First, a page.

On a serious note, OP is quite correct to be dismayed by your claim that "... selecting an infinite binary sequence with equal probability is circular reasoning." That's entirely incorrect. It's certainly possible to select a random real in the unit interval. I understand that you meant to say that you can't do such a thing in the real world, but neither can you divide $1$ into two copies of $\frac{1}{2}$. Physical considerations are not relevant here. As OP is struggling with a construction based on the Vitali set, I truly fail to understand how physical considerations would enter into this conversation and I understand OP's dismay.

Last edited by Maschke; April 17th, 2017 at 02:58 PM.

April 17th, 2017, 02:55 PM   #18
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 Originally Posted by studiot I am not Masche and I feel quite affronted by this casual dismissal of my comment designed to help. How can you say my view is not relevant when you don't know what it is or take any steps to find out?
I thought your view was relevant. I don't understand. It was helpful. I'm sorry if that's what you took from that. I thought you were pointing out that physicists, being concerned with the journey, wouldn't read past the "select a real in [0,1] at random part." Mathematicians, being concerned with the theoretical, would accept it.

April 17th, 2017, 03:17 PM   #19
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 Originally Posted by AplanisTophet I thought your view was relevant. I don't understand. It was helpful. I'm sorry if that's what you took from that. I thought you were pointing out that physicists, being concerned with the journey, wouldn't read past the "select a real in [0,1] at random part." Mathematicians, being concerned with the theoretical, would accept it.
I actually said almost the exact opposite.

Tell me what you think a random number is?

For instance are 1 or 0 random numbers?

April 17th, 2017, 03:23 PM   #20
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 Originally Posted by Maschke Evidently their manners have improved over there. A few years ago your post would be deleted, now it's just being politely ignored.
Maybe.

Quote:
 Originally Posted by Maschke It's a matter of genuine disappointment to me that you've decided that I'm being personally mean to you rather than making a mathematical judgment that your argument is convoluted and incoherent. A few weeks ago I spent many many hours patiently working through your flawed mathematical argument to help you clarify your understanding. I'm sad that in this case you don't realize that I'm doing exactly the same.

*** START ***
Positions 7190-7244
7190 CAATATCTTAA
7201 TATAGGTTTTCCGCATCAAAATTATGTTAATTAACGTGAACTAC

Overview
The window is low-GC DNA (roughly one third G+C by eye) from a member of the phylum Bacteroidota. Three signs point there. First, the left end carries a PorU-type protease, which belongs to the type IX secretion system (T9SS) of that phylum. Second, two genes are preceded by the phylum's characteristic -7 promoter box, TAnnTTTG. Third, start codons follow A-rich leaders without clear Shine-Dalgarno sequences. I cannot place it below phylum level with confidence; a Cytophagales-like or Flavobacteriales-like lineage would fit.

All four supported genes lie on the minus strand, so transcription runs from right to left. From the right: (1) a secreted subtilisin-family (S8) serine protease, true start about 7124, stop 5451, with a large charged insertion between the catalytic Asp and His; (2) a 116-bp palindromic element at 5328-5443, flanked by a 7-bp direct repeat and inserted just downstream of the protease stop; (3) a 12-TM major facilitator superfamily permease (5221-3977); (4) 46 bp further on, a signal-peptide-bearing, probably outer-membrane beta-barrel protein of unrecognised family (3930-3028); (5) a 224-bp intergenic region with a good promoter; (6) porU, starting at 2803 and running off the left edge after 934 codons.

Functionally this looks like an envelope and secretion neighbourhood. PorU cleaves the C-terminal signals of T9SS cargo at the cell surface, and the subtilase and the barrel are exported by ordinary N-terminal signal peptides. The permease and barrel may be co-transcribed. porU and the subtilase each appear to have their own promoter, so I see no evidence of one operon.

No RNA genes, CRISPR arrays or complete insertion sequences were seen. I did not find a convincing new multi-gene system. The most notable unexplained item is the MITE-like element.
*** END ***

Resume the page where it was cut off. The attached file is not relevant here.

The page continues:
I don't think you're being mean. It appeared to me as though you were relying on the classical proof that the sum of probabilities on a uniform distribution over $\mathbb{N}$ cannot sum to 1 as a means of not taking the OP seriously. You said you didn't read it, but now:

Quote:
 Originally Posted by Maschke At this point I've been through your argument about six or eight times and can't make heads or tails out of it. When I take the time to tell you that your argument is convoluted, incomprehensible, and doesn't even begin to show what you claim it does...
So, if the problem is that you don't understand my OP because you feel it is "convoluted" and "incomprehensible," then please quote the first part of the OP that you feel fits that description and I'll address it. Fair enough?

On a side note, I was genuinely confused. You have been very kind in the past with your time. It's not something I expect of you and it is appreciated. Do you understand that I thought this time you were simply electing to blow me off? I stayed up late so as to hide easter eggs for my kid and made the OP, but I was exhausted working tax season. I wouldn't have posted this in the first place if it wasn't for the conversation in the other thread.

 Tags natural, random, real, selecting, uniformly